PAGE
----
There is a significant opportunity available for businesses prepared to join the international shipping frenzy. Sales of products shipped to international destinations are growing exponentially, and perceptive companies work carefully to prepare marketing plans aimed at acquiring international business.
Preparing an international shipment requires a little more than just putting product in a box. The proper shipping crate is of the utmost importance, not only to meet regulations but also to protect your shipment.
Each import and export country has their own set of government requirements and customs regulations. To do business confidently in this global economy, it is essential you know what these requirements are.
Nothing makes a business look worse than shipments being delayed or turned back by customs. Occasional delays are to be expected due to fluctuating factors such as weather, but the grace period only lasts so long before your customers start to look for another supplier.
There is so much to know about the entire customs process. Therefore, before you start, it is best to consider where you will be shipping to. Without careful checking, there is the possibility of your customer being a restricted trading party or embargoed country.
Additionally, restricted and prohibited commodities vary widely between countries. For example, Vietnam considers it a crime to import calendars for commercial use.
Any documents for shipping crates internationally need precision and accuracy. The smallest mistake can lead to delays that cost both you and the customer money. The following documents are generally required for shipping so you should familiarize yourself with them, even if you are using a broker:
1. Bill of lading
2. Commercial invoice
3. Consular invoice
4. Inspection certification
5. Destination control statement
6. Certificate of origin
7. Certificate of insurance
8. Warehouse and dock receipts
9. Export packing list
10. Export license (if needed)
Should You Use a Customs Broker?
When you are first starting out, a customs broker may not be required. If you will be shipping internationally on a large scale, choosing a customs broker just makes good sense.
A customs broker is an expert in compliance rules, item classifications, various procedures, trade and tariff agreements, and other foreign restrictions. The biggest benefit is the time and money this will save your business.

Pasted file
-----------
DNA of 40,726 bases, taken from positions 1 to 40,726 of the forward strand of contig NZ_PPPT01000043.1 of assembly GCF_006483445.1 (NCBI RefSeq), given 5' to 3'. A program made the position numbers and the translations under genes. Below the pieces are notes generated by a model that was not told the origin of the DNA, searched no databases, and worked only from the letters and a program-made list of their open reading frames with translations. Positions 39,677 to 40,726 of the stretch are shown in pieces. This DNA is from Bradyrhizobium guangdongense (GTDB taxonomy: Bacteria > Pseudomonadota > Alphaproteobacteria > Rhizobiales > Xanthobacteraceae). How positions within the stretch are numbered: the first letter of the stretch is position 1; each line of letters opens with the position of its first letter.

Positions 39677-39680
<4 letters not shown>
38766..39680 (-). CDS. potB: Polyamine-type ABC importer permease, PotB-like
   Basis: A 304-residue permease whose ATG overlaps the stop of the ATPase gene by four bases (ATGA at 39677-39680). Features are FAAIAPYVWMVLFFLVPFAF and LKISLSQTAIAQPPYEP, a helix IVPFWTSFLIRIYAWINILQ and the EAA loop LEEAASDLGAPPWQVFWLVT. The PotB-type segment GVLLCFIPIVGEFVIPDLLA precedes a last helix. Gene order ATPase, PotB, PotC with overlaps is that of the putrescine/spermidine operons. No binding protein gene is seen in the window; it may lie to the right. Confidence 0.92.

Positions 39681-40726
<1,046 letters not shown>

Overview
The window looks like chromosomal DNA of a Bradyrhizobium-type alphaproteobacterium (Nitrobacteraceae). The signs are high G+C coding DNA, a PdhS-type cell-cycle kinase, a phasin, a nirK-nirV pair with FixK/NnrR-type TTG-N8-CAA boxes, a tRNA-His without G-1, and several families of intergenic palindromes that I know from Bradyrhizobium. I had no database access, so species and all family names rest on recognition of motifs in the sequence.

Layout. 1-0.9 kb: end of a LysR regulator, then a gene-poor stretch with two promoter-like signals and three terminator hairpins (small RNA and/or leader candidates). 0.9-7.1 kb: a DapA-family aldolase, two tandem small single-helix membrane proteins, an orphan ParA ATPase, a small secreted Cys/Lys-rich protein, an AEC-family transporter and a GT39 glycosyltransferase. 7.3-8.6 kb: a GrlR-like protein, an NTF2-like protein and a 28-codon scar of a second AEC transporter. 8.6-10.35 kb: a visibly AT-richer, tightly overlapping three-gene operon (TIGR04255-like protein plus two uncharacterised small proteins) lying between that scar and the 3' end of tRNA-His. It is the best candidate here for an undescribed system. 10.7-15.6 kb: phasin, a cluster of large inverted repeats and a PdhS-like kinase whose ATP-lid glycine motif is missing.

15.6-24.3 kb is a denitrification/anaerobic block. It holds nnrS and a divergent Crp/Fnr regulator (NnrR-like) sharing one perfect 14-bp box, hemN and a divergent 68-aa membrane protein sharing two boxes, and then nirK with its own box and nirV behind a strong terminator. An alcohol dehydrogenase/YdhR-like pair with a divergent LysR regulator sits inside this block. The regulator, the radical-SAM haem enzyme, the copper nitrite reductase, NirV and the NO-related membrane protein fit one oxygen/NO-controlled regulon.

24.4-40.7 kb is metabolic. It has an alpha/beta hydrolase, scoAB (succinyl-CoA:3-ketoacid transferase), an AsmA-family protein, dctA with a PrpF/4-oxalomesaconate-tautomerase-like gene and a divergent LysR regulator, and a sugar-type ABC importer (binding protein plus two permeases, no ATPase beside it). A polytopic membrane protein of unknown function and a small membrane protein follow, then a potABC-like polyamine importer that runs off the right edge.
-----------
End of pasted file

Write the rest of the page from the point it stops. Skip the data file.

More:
They will take care of preparing all the proper documentation for each country. If any problems arise during shipping, or once the importing country has been reached, the customs broker will take care of them.
A good broker will also ensure your shipment reaches its destination as quickly as possible.
The “Bug Stamp”
Otherwise known as IPPC (International Plant Protection Convention), most countries accepting international shipping crates constructed from wood require this stamp. These rules apply to both supply and packing materials that contain wood.
Packaging material includes items such as wooden drums, crates, pallets, cases, and dunnages used as cargo cushioning.
The purpose of the ISPM 15 rules is to prevent the possible spread of various diseases and pests that come from plant-based materials. The introduction of pests from one country to another can potentially have devastating consequences and is a real cause of concern to the United Nations.
After the use of heat treatments or fumigation to kill fungi or insects, raw wood packaging may receive the stamp. Any shipment containing materials using raw wood will not be permitted to enter destination countries or cross borders of IPPC participants without inspection for the stamp.
Height and Weight
There are also restrictions on the height and weight of shipping crates and pallet containers. Forty-eight inches by forty inches by six inches is the standard size for U.S. pallets. The pallet height should not exceed five feet or sixty inches.
The most important consideration is the ability for forklifts to handle the skids or pallets easily. For example, there should be a minimum clearance of 3.5″ on two sides of the base to make them accessible to pallet jacks.
International LCL (Less than Container Load) shipping rules also require that skids on pallets must fit into a forty-foot standard or multi-model ocean freight container.
If they are unable to be moved from one location to another, your shipment will be returned or just sit on the dock.
Your shipment will likely require a prior approval permit from your shipping company if any of the following apply:
1. The skid exceeds more than one-thousand kilos or twenty-two hundred pounds in weight.
2. The skid is more than eighty inches in width.
3. The skid is in excess of one hundred nineteen inches in length.
4. The skids are more than seventy inches tall.
There is plenty to think about when shipping crates internationally: weight, height, construction materials, and paperwork.
If your intention is continued growth in your specific industry, it is to your company’s advantage to export. Learning how to do this properly will see all of your shipments go smoothly on the global stage.